This compounding inverse relationship we’re passively agreeing to has very important consequences for us all — even if we don’t see them or currently care. Our complacency creates feedback that encourages incremental innovation; the kind that simply adds a few new riffs to the song that is already playing. This will create more of the same and encourage what already exists to keep on going. The network effect and the Matthew effect help to entrench the players and processes currently in place. Their clear focus is on how to keep you on their platform as long as possible, not for your own benefit but for them to generate revenue from your attention.
Thankfully, there are growing numbers of start ups entering the field trying to tell another story. But, one of the real obstacles and challenges here is that it takes years to train an AI properly. This means even if someone enters the race today, they are already years behind and almost doomed to failure. Growing organically just takes too much time. The only way around this for smaller and larger companies alike is to tap into; i.e., buy existing data sets, which happens much more than you might expect.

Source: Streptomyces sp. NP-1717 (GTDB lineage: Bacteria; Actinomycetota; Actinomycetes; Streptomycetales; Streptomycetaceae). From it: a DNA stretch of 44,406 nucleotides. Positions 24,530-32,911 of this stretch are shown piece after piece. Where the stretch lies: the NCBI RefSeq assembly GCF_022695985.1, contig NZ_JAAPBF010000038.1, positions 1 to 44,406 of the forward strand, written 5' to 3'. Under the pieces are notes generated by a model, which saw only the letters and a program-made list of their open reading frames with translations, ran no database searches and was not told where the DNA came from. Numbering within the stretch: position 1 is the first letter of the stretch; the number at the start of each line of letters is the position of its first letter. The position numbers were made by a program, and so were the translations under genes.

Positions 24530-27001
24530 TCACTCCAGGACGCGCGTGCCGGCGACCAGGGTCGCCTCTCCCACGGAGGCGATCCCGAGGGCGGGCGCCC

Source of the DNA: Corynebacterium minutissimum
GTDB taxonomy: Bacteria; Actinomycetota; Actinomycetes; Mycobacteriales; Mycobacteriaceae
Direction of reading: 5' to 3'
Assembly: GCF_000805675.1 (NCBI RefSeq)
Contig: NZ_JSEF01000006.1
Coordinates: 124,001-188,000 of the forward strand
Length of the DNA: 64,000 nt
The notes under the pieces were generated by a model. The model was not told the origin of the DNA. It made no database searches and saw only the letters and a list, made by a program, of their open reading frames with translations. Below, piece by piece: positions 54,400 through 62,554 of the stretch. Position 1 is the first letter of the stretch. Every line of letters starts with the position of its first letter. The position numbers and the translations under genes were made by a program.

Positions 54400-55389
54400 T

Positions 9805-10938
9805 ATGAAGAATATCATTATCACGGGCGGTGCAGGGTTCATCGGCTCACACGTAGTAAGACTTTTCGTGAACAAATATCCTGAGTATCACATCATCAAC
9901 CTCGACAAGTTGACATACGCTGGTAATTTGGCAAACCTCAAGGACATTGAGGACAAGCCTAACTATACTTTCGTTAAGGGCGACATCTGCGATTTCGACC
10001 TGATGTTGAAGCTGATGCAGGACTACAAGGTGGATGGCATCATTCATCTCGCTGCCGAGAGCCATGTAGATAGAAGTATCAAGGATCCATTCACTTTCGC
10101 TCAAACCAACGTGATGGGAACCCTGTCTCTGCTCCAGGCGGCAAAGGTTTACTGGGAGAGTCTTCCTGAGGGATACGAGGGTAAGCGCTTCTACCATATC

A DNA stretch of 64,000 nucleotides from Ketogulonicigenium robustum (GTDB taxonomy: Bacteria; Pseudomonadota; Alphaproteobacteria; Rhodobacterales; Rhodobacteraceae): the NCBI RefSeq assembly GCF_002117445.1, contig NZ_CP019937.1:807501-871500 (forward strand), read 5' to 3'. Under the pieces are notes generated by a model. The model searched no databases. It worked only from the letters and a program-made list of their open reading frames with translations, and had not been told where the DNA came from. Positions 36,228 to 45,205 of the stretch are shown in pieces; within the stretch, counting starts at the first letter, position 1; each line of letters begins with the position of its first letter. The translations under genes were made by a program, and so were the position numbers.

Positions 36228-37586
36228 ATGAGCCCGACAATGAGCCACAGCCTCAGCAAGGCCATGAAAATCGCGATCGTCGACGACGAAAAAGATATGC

A few months ago, the New York Times did an investigative piece looking at how vulnerable our data is, and what kind of information could be revealed about anyone of us with a bit of amateur digging. They mined into data available from a single location data company…, ‘one of dozens quietly collecting precise movements using software slipped onto mobile phone apps. You’ve probably never heard of most of the companies — and yet to anyone who has access to this data, your life is an open book. They can see the places you go every moment of the day, whom you meet with or spend the night with, where you pray, whether you visit a methadone clinic, a psychiatrist’s office or a massage parlor.’ I don’t know about you, but I don’t like this.